Botulism

Botulism ICD-10:
A05.1
 
Botulism (from Latin Botulinus, "sausage") is a paralytic disease rare but serious due to a bacterial neurotoxin, the botulinum toxin (formerly known as botulinum toxin) or botulinum, produced by different species of bacteria Anaerobic the genus Clostridium, most known as Clostridium botulinum. Human botulism is primarily associated with toxin type A, B and E. Their mechanism of action is inhibition of the release of acetylcholine at the neuromuscular junction, blocking the transmission between nerve and muscle and leads to respiratory paralysis and locomotor.
 
The botulinum toxin is the most potent of all toxins known in nature. However, it does not withstand heat or prolonged exposure to oxygen, so poisoning generally occurs when one consumes the products used in glass jar or tin with too little caution: the vectors typical of botulism are therefore preserved home-made and eaten cold. An unusual case of botulism has been observed in Britain during the exceptionally hot and dry in 1976, when river levels dropped so low in some places by feeding the swans have accidentally ingested the substance from anaerobic layers, they generally do not they then presented the symptoms of botulism.
 
In humans, there are three kinds of botulism:
 
  • food botulism, caused by eating food contaminated with botulinum toxin: it is therefore a foodborne illness;
  • wound botulism, caused by the toxin in a wound infected with Clostridium botulinum;
  • infant botulism, caused by consumption of spores of bacteria, which then develop in the intestine where they release the toxin.
All forms of botulism can be fatal and must be addressed urgently. Botulism food may become a public health problem when many people are poisoned from a single contaminated food source.

 History of Botulism

 
In the early nineteenth century, medical authorities of the Duchy of Württemberg were alerted by an increase in the number of cases of fatal poisoning by ingestion of spoiled food. The cause was identified a decrease precautions of hygiene in the preparation of homemade sausages in the country due to widespread poverty in the population caused by the Napoleonic Wars. In 1802, the Government of Stuttgart enacted a public warning about "dangerous consumption of black pudding black smokers". The toxic agent was supposed to the prussic acid. But it is only 20 years later, in 1822 the poet and physician Justinus Kerner correctly identified the origin of this new poison which he thought was "the acid fats (Fettsaure). He gave a detailed description of the symptoms of botulism and also had the intuition of potential therapeutic applications of this poison.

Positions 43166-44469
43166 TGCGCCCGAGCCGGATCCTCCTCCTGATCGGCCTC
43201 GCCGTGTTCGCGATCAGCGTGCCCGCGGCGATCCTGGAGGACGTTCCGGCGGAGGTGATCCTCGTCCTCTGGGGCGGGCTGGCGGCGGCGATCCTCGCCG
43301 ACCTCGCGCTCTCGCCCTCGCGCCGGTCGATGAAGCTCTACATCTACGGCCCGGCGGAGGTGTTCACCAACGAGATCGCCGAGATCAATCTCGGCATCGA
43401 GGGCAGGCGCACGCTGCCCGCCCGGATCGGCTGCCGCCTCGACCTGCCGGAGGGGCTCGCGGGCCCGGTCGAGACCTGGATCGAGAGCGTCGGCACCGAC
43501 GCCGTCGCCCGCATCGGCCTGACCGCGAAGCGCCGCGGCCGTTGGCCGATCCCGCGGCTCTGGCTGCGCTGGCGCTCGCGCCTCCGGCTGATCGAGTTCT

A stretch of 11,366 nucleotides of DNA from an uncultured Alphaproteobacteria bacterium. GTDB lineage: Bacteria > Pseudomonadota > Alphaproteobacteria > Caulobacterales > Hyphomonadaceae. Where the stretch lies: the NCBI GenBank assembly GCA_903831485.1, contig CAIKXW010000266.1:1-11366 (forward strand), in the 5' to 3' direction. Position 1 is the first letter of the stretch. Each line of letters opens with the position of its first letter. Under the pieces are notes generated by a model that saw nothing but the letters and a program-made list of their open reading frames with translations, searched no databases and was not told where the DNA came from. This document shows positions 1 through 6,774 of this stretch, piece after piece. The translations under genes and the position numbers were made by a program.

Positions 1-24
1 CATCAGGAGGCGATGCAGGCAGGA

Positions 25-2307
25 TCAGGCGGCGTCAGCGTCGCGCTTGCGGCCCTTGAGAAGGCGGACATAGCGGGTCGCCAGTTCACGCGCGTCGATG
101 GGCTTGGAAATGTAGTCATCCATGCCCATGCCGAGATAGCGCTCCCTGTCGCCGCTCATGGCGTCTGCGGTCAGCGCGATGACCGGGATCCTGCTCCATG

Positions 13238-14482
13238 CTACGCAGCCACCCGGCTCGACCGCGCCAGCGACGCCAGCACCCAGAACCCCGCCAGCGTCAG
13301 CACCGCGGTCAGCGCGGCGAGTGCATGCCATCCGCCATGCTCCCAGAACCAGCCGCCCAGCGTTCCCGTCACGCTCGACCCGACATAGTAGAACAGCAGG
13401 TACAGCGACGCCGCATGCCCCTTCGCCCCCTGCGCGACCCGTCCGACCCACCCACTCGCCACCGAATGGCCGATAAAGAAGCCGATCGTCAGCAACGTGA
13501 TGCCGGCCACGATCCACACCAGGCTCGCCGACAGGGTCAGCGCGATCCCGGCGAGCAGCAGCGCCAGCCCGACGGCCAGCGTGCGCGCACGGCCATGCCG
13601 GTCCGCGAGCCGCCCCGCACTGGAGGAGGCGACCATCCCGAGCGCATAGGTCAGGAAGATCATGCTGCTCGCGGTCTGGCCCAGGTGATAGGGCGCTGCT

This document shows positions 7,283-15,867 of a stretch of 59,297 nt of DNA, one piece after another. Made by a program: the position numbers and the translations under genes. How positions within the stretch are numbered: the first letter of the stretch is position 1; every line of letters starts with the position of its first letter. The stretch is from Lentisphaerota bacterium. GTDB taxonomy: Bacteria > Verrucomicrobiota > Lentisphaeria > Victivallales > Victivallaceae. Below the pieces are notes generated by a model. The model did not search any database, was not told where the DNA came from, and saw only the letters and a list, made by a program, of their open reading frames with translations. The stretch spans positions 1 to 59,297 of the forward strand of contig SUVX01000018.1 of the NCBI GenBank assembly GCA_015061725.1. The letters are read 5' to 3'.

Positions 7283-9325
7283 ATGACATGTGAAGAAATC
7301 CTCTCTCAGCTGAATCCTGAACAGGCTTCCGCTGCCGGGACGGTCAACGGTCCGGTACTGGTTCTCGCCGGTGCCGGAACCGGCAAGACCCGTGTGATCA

• In 1870, doctors German Muller renames the "Kerner's disease" in Botulism (from Latin botulus, referring to the hose used in animal meats and beyond any hose stuffed with a sausage).
  • In 1895, the bacterium responsible is identified by the Belgian microbiologist Emile-Pierre van Ermengem who named the Bacillus Botulinus "from a bacillus anaerobic, spore-forming and producing toxins
  • In 1904, poor sterilization of canned is highlighted in connection with the poisoning of 32 people (21 sick and 11 dead) by Landman isolating a strain of Bacillus Botulinus having developed in canned beans.
  • In 1923, Bergey Class Bacillus Outlines in the Clostridium by renaming Clostridium botulinum.
  • From 1910 to 1970, 7 different types of toxins were isolated, including one specifically associated with fish or seafood

Next: Botulism: Types of Botulism, Symptoms forms in food and wound and Epidemiology


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